Beds Police and Crime Commissioner (PCC) Kathryn Holloway has sent a begging letter to the lowest tier of local government to fund PCSOs after learning they may hold “substantial reserves”.
Mrs Holloway wrote to parish councils across Bedfordshire, admitting that last month’s Government’s settlement - which she lauded as “the greatest achievement of my professional life” - was not enough.
The PCC wrote: “The answer, in your local area, may lie in your hands. I am told by councillors from the three unitary authorities in Bedfordshire (who are also facing substantial reductions in funding) that the parishes hold some substantial reserves.
“A PCSO costs £31,200 to fund each year. If your council wishes to consider the funding of such an officer to be dedicated to policing in the local area, subject to agreement, I would be very grateful if you would contact me directly...”
Of the force’s £8m settlement increase announced in December, just £1.4m was provided by the Government for policing, with £1.2m towards the pensions deficit.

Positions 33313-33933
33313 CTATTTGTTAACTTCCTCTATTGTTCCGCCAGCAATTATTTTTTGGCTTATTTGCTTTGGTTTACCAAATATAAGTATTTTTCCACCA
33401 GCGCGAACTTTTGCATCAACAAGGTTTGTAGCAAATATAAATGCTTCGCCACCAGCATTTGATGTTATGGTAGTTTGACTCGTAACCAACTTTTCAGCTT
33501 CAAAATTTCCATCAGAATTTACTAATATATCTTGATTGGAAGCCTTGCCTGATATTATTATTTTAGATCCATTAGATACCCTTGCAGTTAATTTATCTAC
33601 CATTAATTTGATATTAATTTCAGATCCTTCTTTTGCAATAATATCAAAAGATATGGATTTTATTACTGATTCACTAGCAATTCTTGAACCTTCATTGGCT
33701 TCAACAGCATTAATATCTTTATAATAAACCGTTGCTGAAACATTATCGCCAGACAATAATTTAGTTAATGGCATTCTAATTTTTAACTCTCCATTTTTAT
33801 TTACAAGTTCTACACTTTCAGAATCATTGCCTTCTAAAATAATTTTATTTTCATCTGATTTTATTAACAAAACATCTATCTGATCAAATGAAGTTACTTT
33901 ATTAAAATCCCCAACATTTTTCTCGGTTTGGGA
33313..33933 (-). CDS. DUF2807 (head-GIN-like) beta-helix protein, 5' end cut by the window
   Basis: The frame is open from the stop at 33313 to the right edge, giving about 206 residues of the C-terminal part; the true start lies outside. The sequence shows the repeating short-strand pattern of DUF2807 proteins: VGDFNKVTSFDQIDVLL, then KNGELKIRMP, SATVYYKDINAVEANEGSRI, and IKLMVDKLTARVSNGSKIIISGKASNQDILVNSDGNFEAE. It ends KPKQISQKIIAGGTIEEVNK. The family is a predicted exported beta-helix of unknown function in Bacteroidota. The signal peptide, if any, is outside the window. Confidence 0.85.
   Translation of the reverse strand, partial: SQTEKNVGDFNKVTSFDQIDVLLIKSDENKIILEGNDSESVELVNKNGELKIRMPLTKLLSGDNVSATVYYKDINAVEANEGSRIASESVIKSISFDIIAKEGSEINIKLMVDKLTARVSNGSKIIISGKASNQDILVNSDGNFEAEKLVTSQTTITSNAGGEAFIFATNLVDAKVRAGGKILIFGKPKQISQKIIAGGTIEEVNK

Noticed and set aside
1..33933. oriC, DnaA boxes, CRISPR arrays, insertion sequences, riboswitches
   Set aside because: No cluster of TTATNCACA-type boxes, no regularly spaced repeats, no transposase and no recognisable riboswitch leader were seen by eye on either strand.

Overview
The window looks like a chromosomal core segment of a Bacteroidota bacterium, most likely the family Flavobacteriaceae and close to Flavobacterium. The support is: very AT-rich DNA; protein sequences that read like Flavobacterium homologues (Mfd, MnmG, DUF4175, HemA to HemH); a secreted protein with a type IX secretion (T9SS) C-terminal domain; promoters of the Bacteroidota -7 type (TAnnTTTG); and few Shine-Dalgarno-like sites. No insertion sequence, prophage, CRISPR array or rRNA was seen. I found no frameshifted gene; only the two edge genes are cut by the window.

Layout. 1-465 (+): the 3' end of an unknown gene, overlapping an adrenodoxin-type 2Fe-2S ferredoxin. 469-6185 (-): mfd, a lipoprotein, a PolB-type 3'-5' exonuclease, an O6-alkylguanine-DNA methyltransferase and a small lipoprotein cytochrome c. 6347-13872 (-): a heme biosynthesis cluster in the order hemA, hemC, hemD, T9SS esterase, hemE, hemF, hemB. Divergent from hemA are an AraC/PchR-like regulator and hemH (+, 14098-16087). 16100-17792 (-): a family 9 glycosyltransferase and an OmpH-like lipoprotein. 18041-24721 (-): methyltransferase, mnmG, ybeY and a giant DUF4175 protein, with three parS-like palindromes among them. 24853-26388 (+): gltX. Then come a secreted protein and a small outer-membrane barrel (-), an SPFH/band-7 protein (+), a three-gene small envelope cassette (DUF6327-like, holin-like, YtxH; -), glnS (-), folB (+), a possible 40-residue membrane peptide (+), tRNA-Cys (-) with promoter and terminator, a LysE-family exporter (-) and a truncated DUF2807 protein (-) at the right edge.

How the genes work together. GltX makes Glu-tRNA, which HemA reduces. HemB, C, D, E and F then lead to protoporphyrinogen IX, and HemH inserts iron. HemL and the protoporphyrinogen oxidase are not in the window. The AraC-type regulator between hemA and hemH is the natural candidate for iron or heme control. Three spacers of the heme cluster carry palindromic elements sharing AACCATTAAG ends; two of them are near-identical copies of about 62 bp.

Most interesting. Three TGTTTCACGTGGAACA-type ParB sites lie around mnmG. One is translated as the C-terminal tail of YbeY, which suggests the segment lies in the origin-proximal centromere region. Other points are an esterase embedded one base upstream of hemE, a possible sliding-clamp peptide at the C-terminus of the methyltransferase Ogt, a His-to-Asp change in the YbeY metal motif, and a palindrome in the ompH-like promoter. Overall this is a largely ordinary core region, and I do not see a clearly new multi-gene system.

The remaining £5.6m is expected to be raised through increasing the police precept of council tax - around £24 a year for a Band D home.
Last year, the PCC also bid for a £4.57m emergency bail-out from the Government’s specialist policing grant in order to tackle soaring rates of gang, gun and knife crime. A Home Office report unveiled by the Sunday Times revealed that knife crime had risen by 86% in Bedfordshire since 2014.
She wrote: “I am insisting however, since all the elements of income above amount to an extra £12.5m - albeit as a one year arrangement only – the Force must recruit 160 Police Constables this year to bolster local policing primarily.
“I will be frank: this is not enough, especially to provide an uplift in the villages. I provided evidence to Government in October 2017 that Bedfordshire Police requires some 300 officers and 80 detectives to meet its crime demand in a way that is comparable with other forces facing similar challenges.
“The Government had intended to address the funding of all 43 forces more fundamentally in December 2020, with a promise to put that of Bedfordshire Police on a more sustainable footing permanently.
“I am now learning that this is likely to be delayed by a further year, in all probability because of Brexit and the economic uncertainty that surrounds it.”
The PCC was forced to attend two community meetings in Houghton Regis and Shefford last year after complaints about rising crime in those areas. These meetings had not originally been part of her road-show across the county.
The first parish council expected to discuss the PCC’s cash request is Leighton-Linslade Town Council on Monday.
To read the letter in full, click here.
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